Jump to content
Model Cars Magazine Forum

Pocher Alfa

Recommended Posts

After about 35 years off from the hobby, I just picked up a Pocher Alfa kit.  Partially built (not so well) and left on a dusty shelf for 40 years or so....  As a novice builder and a novice to these kits, can anyone give any advice on tackling the leather interior...What type of glue was used etc....  any advice is appreciated.

Link to comment
Share on other sites

Generally the Pocher kit-supplied leather is way too stiff to work well. I use a material I found at Hobby Lobby... pretty sure it's some sort of vinyl, but it looks exactly like 1/8 scale leather. It's soft, stretchy, and can be pulled around curves. It has a thick sponge-like backing on it, which I just tear off, leaving me with the thin, soft "skin." I have no idea what this stuff is called, but it's sold by the yard. It's on a huge roll  where they have several aisles of large rolls of all sorts of material. I just found it one day while I was looking for something that would look like 1/8 scale leather.

I have built two Pocher Alfas, the Touring and the Monza. On the Touring, I remember that the seat was molded in one piece with the body! That would have made upholstering it impossible, so I cut it away and upholstered it as a separate piece. In that case I did use the kit-supplied "leather" because it had nice stitching detail. Usually I use super glue to glue the upholstery, but it will stain the material. Since in this case I was using the kit material, and didn't paint the upholstery afterwards, I used contact cement to glue it on, which didn't soak into the material and stain it.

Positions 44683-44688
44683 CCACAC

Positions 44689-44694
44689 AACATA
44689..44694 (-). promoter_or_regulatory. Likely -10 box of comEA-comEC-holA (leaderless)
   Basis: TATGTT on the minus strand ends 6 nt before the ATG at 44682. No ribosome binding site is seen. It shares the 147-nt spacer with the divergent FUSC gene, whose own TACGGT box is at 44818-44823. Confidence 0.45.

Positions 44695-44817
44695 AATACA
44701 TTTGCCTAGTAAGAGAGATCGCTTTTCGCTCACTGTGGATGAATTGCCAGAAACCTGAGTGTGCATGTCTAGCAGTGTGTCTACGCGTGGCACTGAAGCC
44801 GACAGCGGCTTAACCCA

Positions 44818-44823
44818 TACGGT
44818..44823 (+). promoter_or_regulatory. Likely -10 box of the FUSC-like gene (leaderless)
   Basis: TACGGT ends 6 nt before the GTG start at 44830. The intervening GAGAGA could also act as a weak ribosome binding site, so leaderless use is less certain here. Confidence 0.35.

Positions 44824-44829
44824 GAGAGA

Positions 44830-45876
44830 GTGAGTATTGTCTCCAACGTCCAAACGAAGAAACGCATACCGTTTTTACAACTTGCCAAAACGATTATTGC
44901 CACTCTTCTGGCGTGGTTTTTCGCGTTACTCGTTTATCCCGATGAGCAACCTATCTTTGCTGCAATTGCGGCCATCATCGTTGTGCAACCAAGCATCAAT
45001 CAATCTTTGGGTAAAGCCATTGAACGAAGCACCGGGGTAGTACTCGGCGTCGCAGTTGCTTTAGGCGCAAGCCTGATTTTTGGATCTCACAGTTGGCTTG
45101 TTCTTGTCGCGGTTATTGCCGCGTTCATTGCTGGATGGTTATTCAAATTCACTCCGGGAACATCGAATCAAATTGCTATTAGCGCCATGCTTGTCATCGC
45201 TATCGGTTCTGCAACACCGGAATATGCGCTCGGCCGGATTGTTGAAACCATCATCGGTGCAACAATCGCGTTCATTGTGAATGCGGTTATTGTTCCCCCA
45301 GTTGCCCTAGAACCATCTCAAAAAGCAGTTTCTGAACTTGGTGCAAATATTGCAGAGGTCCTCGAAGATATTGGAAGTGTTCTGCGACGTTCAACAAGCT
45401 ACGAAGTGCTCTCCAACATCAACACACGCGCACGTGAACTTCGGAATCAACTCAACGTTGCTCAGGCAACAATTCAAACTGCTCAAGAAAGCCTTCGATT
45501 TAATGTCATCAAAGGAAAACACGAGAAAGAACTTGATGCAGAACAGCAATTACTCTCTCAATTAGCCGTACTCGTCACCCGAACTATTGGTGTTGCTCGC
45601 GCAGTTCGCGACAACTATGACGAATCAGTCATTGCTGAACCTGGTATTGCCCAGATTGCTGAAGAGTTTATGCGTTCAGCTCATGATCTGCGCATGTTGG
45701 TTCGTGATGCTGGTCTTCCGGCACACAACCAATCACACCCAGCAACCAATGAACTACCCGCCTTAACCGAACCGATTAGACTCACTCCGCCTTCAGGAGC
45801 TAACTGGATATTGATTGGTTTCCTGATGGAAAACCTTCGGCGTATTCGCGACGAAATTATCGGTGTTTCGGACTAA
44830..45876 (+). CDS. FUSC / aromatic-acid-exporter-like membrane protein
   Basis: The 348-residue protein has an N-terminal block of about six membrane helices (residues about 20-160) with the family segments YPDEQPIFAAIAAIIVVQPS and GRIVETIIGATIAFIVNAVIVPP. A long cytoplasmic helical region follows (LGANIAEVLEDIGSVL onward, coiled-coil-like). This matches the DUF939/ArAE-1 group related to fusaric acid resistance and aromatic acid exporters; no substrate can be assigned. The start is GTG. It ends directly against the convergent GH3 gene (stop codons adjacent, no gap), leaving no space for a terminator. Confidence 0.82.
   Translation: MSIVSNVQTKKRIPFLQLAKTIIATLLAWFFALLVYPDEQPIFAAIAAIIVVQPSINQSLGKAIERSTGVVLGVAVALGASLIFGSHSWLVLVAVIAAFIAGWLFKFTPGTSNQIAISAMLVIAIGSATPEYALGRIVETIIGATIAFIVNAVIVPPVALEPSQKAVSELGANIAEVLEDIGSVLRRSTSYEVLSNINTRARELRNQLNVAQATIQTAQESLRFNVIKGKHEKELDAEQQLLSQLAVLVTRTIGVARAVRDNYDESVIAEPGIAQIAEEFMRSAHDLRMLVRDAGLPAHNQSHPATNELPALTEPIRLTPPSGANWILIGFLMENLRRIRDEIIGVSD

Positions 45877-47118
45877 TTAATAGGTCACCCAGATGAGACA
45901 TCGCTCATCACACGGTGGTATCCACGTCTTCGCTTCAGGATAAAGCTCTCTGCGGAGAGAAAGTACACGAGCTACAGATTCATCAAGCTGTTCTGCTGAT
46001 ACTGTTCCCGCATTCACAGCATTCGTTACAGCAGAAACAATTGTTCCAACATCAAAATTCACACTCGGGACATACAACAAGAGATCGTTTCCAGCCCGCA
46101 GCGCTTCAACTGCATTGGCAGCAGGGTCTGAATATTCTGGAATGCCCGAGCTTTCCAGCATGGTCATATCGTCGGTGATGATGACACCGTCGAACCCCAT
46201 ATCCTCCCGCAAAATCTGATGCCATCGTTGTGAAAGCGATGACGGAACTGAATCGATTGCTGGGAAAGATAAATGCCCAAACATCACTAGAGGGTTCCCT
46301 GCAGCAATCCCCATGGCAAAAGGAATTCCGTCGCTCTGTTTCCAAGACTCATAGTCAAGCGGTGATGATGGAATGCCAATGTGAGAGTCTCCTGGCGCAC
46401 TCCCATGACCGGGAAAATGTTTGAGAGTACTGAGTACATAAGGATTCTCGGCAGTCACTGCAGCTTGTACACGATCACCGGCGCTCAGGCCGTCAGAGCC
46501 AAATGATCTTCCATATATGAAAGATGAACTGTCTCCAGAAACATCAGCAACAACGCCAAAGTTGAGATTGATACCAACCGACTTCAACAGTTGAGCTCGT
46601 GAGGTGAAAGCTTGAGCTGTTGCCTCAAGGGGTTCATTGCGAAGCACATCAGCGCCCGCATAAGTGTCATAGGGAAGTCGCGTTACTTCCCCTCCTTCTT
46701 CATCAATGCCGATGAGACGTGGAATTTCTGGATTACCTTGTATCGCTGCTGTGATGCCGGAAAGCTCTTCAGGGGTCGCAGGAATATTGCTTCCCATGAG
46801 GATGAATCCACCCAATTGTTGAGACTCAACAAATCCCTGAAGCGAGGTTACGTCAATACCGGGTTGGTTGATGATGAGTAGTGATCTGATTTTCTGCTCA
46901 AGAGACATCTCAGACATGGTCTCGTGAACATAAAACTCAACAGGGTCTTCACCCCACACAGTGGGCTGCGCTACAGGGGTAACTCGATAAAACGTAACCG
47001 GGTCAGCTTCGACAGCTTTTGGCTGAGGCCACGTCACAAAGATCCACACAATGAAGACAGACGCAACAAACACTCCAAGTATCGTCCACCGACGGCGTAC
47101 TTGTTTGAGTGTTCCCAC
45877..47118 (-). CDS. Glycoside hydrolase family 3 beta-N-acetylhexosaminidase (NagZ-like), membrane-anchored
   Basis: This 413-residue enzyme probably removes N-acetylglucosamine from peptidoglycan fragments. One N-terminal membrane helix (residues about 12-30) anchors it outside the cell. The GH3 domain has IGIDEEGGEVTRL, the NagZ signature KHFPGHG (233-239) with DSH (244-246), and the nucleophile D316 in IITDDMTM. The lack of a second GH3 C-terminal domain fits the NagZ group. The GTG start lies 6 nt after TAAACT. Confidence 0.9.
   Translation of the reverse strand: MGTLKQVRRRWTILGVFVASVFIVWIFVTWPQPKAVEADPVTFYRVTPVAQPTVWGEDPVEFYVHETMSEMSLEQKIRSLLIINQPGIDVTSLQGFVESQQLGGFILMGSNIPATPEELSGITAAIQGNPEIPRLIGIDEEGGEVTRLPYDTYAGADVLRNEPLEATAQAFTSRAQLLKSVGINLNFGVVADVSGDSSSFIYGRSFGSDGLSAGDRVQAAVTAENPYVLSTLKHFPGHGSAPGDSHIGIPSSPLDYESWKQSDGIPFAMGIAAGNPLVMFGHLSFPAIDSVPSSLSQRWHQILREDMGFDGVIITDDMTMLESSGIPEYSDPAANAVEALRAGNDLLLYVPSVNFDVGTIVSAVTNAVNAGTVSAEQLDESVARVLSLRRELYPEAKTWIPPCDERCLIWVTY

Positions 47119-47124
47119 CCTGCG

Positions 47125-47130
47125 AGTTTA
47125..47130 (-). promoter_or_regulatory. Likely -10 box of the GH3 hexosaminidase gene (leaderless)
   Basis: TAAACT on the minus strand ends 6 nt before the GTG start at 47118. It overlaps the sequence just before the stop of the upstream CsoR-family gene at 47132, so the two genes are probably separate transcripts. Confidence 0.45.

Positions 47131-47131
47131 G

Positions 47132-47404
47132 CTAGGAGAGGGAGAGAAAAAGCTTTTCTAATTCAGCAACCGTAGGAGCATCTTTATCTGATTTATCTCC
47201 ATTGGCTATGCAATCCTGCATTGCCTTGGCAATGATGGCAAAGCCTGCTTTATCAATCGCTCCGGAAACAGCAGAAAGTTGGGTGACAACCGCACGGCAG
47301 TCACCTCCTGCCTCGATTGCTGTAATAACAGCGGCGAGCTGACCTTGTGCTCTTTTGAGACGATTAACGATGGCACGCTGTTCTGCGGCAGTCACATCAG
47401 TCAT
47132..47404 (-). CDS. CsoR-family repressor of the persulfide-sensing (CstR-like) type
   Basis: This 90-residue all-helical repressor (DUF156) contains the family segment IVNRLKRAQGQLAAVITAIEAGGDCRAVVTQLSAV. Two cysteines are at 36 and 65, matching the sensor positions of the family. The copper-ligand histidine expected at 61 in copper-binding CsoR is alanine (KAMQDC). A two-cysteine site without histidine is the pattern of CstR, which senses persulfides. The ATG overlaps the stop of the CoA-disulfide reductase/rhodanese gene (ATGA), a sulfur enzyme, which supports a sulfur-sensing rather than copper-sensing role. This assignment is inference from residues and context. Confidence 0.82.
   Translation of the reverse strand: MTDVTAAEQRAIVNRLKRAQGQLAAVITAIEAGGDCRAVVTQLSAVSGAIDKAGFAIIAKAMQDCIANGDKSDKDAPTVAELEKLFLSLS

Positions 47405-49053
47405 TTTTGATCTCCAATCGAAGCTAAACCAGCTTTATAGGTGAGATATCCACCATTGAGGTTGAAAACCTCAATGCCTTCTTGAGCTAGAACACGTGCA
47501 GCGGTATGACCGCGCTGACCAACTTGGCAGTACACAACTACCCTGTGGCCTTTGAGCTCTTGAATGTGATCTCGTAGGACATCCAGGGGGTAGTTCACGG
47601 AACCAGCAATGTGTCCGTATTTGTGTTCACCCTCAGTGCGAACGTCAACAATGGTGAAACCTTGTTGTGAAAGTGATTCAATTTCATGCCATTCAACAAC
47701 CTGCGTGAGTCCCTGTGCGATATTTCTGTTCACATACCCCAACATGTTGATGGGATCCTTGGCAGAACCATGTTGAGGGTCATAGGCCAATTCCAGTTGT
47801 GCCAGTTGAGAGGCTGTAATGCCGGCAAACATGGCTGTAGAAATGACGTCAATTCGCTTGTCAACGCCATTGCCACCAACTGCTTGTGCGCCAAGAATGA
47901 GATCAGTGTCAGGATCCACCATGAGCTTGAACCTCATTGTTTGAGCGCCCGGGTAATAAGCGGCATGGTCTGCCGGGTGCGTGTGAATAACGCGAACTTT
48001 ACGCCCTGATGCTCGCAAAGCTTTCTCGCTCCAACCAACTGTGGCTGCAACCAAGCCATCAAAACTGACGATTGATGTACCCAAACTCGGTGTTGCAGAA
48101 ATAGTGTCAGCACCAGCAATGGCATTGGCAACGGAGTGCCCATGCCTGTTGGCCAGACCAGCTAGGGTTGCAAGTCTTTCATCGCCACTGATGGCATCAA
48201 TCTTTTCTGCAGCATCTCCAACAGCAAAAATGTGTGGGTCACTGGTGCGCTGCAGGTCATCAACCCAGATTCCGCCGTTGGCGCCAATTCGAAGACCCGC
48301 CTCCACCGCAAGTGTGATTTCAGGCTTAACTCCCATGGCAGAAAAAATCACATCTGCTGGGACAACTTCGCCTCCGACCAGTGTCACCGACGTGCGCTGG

On the Monza I used the stuff I found at Hobby Lobby. I think I remember the seat was molded in one piece, so I separated the seat back from the cushion part to make it easier to upholster. In this case I used super glue and glued the material down working with one pleat at a time. Glued the first pleat, used a razor saw to sort of push the material firmly into the groove, then the next pleat and so on. I made the "roll" that goes around the seat by gluing a long, thin strip of the material to a length of aluminum rod, then shaped the piece to conform to the contours of the seat back. When using superglue on this material, it will stain the material, but that's not important, because when I was done with the upholstery I painted the seat with acrylic craft paints.

I'll dig up some photos of various Pocher seats I've done and post them here.

Link to comment
Share on other sites

Aftermarket resin seats that I used on my Pocher Mercedes, before upholstery...


And after, using material from Hobby Lobby similar to what I was talking about, but this has a more pronounced texture. By the way, this is the way the material looks, this seat was not painted after upholstering.


Link to comment
Share on other sites